Food security in developed countries shows resilience to climate change

A study by the University of Southampton has found that market forces have provided good food price stability over the past half century, despite extreme weather conditions.

Research into US wheat commodities by economists at Southampton, in collaboration with UCL, also suggests high uncertainty about the state of future harvests hasn’t destabilised the market.

Findings are published in the Journal of Economic Dynamics and Control.

Wheat is an important crop in the United States used for food production. A small fraction becomes animal feed and the crop isn’t used to generate biofuel. The main buyers of wheat are flour mills, food processors, and direct consumers.

The researchers analysed data on American wheat production, inventories, crop area, prices and wider market conditions from 1950 to 2018, together with records of annual fluctuations in the weather for the same period. This showed strong evidence of an increase in weather and harvest variability from 1974 onwards.

“Before the mid-70s, oil was the dominant driver of wheat price fluctuations in the US, but after this point we see a much stronger influence coming from a wider set of factors that includes weather and food consumption,” explains lead author Dr Vincenzo De Lipsis of the University of Southampton.

“Extreme weather events, such as droughts and floods, are becoming more frequent and intense across the world due to climate change. Understanding the impact of this variability on food commodity prices is crucial, as it could have serious implications for food security.”

The authors found that in the US the market system around wheat has remained competitive, functioning well and adapting to the new uncertain climate conditions. The potential for weather fluctuations to adversely affect wheat prices has increased, but in reality this hasn’t been passed on to the market. Wheat prices remain relatively stable, along with the price of associated goods.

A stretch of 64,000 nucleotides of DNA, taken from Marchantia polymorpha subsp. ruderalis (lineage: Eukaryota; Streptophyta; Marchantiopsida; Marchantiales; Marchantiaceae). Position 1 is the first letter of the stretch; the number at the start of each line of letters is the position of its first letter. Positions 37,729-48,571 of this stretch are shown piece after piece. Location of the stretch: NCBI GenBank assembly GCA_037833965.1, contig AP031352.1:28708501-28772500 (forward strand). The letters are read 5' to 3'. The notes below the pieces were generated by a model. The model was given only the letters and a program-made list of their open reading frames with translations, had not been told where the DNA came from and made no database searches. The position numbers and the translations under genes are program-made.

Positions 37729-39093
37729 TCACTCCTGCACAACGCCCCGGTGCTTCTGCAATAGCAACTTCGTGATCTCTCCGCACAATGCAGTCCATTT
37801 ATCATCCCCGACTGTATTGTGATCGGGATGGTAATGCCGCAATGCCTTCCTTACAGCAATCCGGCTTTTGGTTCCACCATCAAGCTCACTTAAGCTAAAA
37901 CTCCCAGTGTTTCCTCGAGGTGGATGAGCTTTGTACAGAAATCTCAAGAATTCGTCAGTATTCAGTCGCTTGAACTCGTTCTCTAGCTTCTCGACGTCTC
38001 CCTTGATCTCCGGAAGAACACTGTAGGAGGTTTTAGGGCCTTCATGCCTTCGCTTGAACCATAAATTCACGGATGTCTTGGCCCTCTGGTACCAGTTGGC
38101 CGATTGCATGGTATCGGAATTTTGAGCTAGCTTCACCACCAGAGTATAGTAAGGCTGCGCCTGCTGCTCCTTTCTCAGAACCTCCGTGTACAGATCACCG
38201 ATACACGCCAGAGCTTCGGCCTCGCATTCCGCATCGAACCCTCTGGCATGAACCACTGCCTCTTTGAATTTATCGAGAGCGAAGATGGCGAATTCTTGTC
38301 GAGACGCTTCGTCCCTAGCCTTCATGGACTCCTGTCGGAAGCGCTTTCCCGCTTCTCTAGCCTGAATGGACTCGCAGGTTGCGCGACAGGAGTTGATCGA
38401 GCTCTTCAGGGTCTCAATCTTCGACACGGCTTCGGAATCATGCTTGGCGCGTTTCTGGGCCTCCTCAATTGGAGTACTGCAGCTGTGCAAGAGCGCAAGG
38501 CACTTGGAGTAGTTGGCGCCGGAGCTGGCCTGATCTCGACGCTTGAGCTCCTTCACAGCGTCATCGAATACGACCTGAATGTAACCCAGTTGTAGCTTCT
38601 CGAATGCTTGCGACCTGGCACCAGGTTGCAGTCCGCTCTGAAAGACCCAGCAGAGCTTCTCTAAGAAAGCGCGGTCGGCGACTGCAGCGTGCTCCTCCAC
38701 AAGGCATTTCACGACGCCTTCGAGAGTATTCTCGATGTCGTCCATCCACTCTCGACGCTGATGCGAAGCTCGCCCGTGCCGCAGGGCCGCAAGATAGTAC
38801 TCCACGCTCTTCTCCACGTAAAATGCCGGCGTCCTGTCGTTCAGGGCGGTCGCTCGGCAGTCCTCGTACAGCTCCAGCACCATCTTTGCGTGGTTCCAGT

The researchers found that this is mainly due to farmers and agricultural industries providing a buffer, smoothing out any bumps in the supply of grain to retailers and consumers, thus reducing shocks to the market that poor harvests may cause. This has been achieved by investment in substantial storage facilities, modern infrastructure and good transport links.

According to the study, the US wheat sector has demonstrated remarkable resilience and flexibility in adapting to the ever-increasing unpredictability of the climate and harvest by modifying its inventory management. At the same time, there is no indication that the wheat market is vulnerable to excessive volatility from the related financial futures market, which can often emerge in commodity markets in response to increased uncertainty regarding future production capacity.

Commenting on what policymakers can take from the research, Dr De Lipsis says: “We have shown that market forces provide a powerful stabilising mechanism to counter the increased variability in weather and harvest observed in the last half a century.

“The market mechanism is one of the most effective instruments that governments have available for climate change adaptation and food security. But for this to work effectively, we need a combination of factors in place: a well-functioning competitive commodity market, a modern infrastructure with extensive transport networks, sufficient food storage capacity and a liquid futures market.

“However, while the system in the US continues to be robust, it’s hard to predict if storage mechanisms will work equally well if faced with unprecedented levels of weather variability – the kind of extreme events that can potentially disrupt the transport network and the very infrastructure on which it is based.”

The authors acknowledge that stability is easier to achieve in developed and more affluent countries, but say that their results underscore the need to prioritise investment in these key areas in developing regions to ensure a reliable and secure food supply in the future.